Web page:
One thing about its location that pleases me the most is its close proximity to Huntington Hospital. I can’t help but think of how restorative a brief walk in this quiet environment would be for anyone required to make frequent hospital visitations.

There is a lot of history connected to the property and many more wonderful things I’d love to share about the garden, but spring is just getting underway. I expect to be a frequent visitor and as I share the garden with you across the seasons I’ll add a little bit more of the story for added measure.

If you just can’t see yourself spending any time outdoors this weekend, I hope that sharing some photos of Arlington Garden might inspire you to begin planning spring outdoor adventures of your own–the winter thaw can’t be too far off.

Hang on just a little bit longer…

And it’s still the weekend…so don’t forget to exhale!

The Southern California garden…the weeds are thriving!

I’d be very unwise to imply any complaint about winter weather conditions in Southern California. Many of you comment with a hint of awe at the warmth that comes through in the photos I’ve recently shared.  Our coldest day in February is probably warmer than most in the northern hemisphere.

But we have had some cold weather, too.

Mt. Baldy with snow

Southern Californians know this peak as Mt. Baldy–it’s rarely called by its real name, Mount San Antonio. This tallest point in the San Gabriel Mountains was named “Baldy” by the miners who came in the 1860s during the Gold Rush.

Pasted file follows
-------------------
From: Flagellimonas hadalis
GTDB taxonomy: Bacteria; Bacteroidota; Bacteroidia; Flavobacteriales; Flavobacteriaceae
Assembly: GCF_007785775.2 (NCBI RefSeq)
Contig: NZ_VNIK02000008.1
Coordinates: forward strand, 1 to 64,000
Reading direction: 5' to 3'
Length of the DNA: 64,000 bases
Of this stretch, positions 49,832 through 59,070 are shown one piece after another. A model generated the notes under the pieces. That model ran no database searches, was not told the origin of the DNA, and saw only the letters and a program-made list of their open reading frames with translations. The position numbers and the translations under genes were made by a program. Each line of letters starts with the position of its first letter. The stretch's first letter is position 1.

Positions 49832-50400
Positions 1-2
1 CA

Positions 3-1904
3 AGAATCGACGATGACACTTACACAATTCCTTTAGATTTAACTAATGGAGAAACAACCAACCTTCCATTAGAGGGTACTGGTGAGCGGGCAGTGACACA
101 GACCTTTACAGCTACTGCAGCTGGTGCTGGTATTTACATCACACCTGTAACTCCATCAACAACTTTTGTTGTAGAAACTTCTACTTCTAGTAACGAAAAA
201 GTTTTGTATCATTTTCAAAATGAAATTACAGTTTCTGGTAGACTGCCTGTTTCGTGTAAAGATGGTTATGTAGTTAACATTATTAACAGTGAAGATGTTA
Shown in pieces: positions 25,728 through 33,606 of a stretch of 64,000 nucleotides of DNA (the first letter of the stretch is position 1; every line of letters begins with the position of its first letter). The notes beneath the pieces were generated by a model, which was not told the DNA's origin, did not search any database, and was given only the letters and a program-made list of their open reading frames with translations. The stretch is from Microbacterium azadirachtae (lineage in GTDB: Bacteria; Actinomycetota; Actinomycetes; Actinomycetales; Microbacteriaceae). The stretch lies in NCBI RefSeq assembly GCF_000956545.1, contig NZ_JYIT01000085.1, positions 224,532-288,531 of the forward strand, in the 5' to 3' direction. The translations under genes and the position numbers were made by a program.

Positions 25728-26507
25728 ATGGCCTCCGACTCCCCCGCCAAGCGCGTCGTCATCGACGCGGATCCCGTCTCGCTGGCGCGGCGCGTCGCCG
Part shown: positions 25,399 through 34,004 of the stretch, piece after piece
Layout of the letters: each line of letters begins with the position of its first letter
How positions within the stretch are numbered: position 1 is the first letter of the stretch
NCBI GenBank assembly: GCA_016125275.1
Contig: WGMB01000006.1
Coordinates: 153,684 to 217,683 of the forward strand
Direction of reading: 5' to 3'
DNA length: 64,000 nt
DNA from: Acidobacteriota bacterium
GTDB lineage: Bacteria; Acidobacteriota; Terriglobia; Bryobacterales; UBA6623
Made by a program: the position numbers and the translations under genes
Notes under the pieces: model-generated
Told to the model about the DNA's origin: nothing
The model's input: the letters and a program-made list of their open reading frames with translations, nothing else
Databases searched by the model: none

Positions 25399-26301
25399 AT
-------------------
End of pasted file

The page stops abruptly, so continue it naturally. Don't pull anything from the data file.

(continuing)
At 10,068 feet it’s the highest point in Los Angeles County, so when topped with snow, we certainly gawk a bit, marveling at the sight of all that unfamiliar white stuff.

This week’s storm didn’t produce that much rain for the valley, but we did gain plenty of fresh white powder in the mountains.

Baldy’s snow is beautiful, but what I’m most wondering is what is happening to the snow pack in the Eastern Sierras?

While we Southern California gardeners like to pretend water is not a problem, drought conditions are always a threat.

And since 65% of the water intended for Los Angeles comes from the Eastern Sierras, we hope for a good snowpack and a healthy supply of runoff to feed the Aqueduct.